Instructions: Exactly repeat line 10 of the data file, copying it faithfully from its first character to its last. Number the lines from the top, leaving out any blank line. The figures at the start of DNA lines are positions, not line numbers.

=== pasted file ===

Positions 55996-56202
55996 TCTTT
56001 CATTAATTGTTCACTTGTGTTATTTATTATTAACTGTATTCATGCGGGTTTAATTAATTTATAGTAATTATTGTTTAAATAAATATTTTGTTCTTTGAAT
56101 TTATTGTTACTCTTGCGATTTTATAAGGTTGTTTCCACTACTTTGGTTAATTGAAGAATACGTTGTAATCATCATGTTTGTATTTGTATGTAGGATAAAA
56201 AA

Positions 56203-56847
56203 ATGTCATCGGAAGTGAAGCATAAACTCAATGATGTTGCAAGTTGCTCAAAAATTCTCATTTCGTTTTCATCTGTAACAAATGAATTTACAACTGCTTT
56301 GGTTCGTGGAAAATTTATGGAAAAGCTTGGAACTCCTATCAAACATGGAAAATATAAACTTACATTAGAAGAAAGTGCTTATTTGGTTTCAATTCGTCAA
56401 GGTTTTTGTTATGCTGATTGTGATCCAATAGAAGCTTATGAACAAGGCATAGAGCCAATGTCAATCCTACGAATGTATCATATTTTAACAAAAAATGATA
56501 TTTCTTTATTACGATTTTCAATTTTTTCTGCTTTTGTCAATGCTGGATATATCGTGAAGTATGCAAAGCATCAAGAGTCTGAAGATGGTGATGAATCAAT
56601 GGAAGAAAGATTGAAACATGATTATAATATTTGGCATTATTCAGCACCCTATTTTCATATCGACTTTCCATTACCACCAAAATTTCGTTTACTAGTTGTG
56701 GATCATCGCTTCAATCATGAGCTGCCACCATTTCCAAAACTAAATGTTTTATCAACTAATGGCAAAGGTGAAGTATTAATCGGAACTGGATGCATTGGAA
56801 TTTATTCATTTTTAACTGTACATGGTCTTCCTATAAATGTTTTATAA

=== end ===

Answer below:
56501 TTTCTTTATTACGATTTTCAATTTTTTCTGCTTTTGTCAATGCTGGATATATCGTGAAGTATGCAAAGCATCAAGAGTCTGAAGATGGTGATGAATCAAT